There is no mistaking the energy at electronica 2014: the halls are filled, the booths are vibrant, the ideas abundant, and the discussions are excited. The outlook is extremely positive for the rest of 2014 and through 2015 in terms of industry growth and positive demand across market sectors and regions. At the Smith Booth, 412 in Hall A4, we have experienced first-hand these positive outlooks as the many people we speak with daily look for creative, secure solutions to meet the growing demand, tightening cycles and shorter lead-times, and expanding global networks.
All lights green for growth
As electronica 2014 is clearly demonstrating, Europe is again home to growth and momentum in the semiconductor and electronics industry. The position of Europe in the industry has matured, of course, and with that Europe has taken on a much more global position and important link our industry's supply chain. Much as I discussed in the early Fall in this more detailed look at the European market for Global Purchasing, and as echoed by many including Victoria Kickham of Global Purchasing, "Europe remains an important target for supply chain companies based in North America, as the outsourcing trend continues and companies look to both expand upon and develop new business opportunities across the continent."
As I discussed in my article at the time, already by the end of the summer we saw that component demand for automotive, automation, and embedded components were rising. This growth relates to a core of positive, sustainable, and fluid growth in a wider set of market sectors that are taking off, hence placing demands for these component categories. More discussion on EU electronics industry growth can be found in Smith's MarketWatch Quarterly.Â In turn, this wider industry growth is supporting an increase of sales across a wider set of components and driving more diverse market applications for the semiconductor and electronics industry in Europe and globally. A positive perfect storm being fueled by pent-up demand for goods and for industrial/manufacturing upgrades that are supporting sustainable economic rebounds globally for electronics.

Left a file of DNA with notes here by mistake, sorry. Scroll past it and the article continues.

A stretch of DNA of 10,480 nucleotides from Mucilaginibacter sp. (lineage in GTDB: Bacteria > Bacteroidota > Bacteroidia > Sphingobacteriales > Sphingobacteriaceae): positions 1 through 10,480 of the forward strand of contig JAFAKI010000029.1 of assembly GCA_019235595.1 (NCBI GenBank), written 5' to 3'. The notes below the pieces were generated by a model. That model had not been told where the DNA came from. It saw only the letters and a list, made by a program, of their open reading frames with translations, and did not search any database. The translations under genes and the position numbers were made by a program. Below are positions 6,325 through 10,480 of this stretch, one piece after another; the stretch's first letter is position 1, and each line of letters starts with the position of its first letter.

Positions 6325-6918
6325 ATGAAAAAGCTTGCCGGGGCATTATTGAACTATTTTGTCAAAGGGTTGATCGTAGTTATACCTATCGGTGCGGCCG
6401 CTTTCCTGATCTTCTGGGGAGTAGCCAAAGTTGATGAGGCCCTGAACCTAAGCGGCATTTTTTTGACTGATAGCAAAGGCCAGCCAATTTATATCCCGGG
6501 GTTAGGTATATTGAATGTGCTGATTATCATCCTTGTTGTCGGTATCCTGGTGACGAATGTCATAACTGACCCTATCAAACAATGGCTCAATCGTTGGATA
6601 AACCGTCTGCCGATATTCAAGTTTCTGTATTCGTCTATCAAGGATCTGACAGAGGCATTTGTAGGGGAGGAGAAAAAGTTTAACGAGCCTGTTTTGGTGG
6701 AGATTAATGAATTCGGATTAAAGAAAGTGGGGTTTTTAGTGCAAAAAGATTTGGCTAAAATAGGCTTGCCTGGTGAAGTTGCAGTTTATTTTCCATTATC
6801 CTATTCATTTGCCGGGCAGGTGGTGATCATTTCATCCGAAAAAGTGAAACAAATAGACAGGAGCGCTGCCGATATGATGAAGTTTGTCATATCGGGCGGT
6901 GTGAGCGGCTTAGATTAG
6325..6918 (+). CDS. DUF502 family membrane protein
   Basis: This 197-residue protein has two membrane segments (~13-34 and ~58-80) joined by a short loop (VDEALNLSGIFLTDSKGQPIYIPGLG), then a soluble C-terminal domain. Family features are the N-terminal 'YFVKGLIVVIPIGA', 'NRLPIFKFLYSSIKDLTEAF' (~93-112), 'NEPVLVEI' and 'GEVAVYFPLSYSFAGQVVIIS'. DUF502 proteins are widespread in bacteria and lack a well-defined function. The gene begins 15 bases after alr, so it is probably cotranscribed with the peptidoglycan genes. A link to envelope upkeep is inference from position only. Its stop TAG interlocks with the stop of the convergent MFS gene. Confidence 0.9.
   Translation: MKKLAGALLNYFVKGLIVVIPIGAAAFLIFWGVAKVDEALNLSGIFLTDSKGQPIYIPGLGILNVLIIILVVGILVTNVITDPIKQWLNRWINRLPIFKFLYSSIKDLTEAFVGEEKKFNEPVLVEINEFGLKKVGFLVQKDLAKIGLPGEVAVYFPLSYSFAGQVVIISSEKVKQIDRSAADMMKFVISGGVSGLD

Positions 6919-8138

Demand (and supply) is broad-based
Along the trade show floor at electronica, there is a plethora of new solutions on display, from components to devices and the applications to support them. One overarching connection is SmartLife – an important blend of IoT, smart devices, and improvements in efficiency (from individual to municipal levels of energy, water, and other resources). It is not surprising to see SmartCity and SmartLife featured prominently at electronica, particularly given the European Union's (EU) leadership role globally when it comes to efficiency and sustainability improvements.
SmartLife and SmartCity are not just future dreams for improvements that can be realized through IoT and individual connectivity and resource management through personal smart devices, it is very much the new era we have entered. As Evertiq discussed today, connected devices are a central piece of the current growth market; these devices are the gateways through which SmartLife and SmartCity are being and will be realized.
Today I met with Anke Schröter as we discussed the growth being experienced in our industry - the video of our discussion is available on Evertiq's news from electronica 2014. In tomorrow's post, I will focus on some of the component and electronic trends that we are seeing and which are rising to the top of the trade floor discussions.